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EU blasts Poland over Russian interference law

EU blasts Poland over Russian interference law

by host

BRUSSELS — The EU indicated it may take legal action against a law in Poland designed to investigate Russian influence in Polish politics, but which could ban opposition figures from holding public office.

The EU joined a chorus of criticism, including from the U.S. and the Polish opposition, in saying that the ruling right-wing Law and Justice (PiS) party could use the law to intimidate political rivals ahead of an election later this year that is slated to be narrow.

“I can assure you that we will not hesitate to take immediate action as necessary when we see that there is space and need for such action,” the Commission’s Vice President for Values and Transparency Věra Jourová said during a press conference on Tuesday.

The Czech politician raised the issue on the sidelines of an EU ministerial meeting in Brussels focused on an ongoing legal proceedings against Poland and Hungary over alleged rule-of-law breaches.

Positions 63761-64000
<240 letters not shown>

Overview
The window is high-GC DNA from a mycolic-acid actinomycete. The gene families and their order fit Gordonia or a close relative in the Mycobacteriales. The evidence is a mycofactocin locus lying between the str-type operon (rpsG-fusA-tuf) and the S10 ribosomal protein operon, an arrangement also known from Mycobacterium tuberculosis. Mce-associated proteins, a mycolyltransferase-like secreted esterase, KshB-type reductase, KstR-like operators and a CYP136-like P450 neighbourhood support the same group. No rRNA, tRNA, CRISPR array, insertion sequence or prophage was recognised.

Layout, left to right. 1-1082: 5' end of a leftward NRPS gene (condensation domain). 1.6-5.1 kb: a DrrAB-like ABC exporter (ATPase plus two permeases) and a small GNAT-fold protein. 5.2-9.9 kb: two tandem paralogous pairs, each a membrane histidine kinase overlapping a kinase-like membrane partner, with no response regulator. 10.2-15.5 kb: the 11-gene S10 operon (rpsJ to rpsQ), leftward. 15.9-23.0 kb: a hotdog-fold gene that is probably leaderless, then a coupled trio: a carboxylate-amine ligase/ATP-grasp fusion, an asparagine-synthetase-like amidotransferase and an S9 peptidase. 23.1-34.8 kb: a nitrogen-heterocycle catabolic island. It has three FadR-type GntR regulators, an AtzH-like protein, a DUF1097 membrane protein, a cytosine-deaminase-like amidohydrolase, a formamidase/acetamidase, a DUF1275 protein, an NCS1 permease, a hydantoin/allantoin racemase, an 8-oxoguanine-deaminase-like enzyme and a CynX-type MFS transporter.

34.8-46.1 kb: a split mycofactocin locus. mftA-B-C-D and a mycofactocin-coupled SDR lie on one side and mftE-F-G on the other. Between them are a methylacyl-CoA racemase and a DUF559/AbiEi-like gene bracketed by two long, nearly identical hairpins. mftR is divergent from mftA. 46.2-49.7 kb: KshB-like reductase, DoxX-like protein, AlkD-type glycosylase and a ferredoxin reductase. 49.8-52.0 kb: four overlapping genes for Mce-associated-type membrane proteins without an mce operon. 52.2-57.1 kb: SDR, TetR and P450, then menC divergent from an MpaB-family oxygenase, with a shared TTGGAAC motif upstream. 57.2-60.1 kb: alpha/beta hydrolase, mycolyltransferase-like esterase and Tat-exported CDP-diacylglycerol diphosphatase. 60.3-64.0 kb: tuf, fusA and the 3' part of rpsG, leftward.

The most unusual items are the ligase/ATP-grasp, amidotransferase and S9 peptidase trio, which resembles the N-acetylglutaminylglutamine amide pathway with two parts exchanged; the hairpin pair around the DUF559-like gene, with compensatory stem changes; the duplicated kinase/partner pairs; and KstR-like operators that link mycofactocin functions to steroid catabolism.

Brussels and Warsaw have repeatedly clashed on democratic principles, with the European Commission blocking millions in EU recovery cash over concerns that the Polish government is clamping down on the independence of courts.

Although the Polish government defended the controversial law as an attempt to root out the Kremlin’s agents in the country, critics warn that it may be used as a political weapon.

The law would create a commission that can ban people found to have been acting under the influence of the Kremlin from jobs involving the spending of public funds for a decade — in effect preventing them from running for office.

“We have a special concern now about the situation in Poland,” Justice Commissioner Didier Reynders told reporters on his way into the EU ministers’ meeting. “A special committee able to deprive citizens of their right to be elected in a public office” forms the focus of concern.

The nine-member commission would be chosen by parliament where PiS has a slim majority, and its verdicts are final. It would be possible ban individuals from public office “with an administrative decision without any judicial review,” Reynders added.

In a rare move, the U.S. administration publicly criticized the plan from one of its top NATO allies in Eastern Europe.

“We share the concerns expressed by many observers that this law to create a commission to investigate Russian influence could be used to block the candidacy of opposition politicians without due process,” wrote a spokesperson from the U.S. Department of State on Monday.

The Polish parliament narrowly approved the legislation on Friday after a heated debate. President Andrzej Duda confirmed on Monday that he intends to rapidly sign the bill into law.

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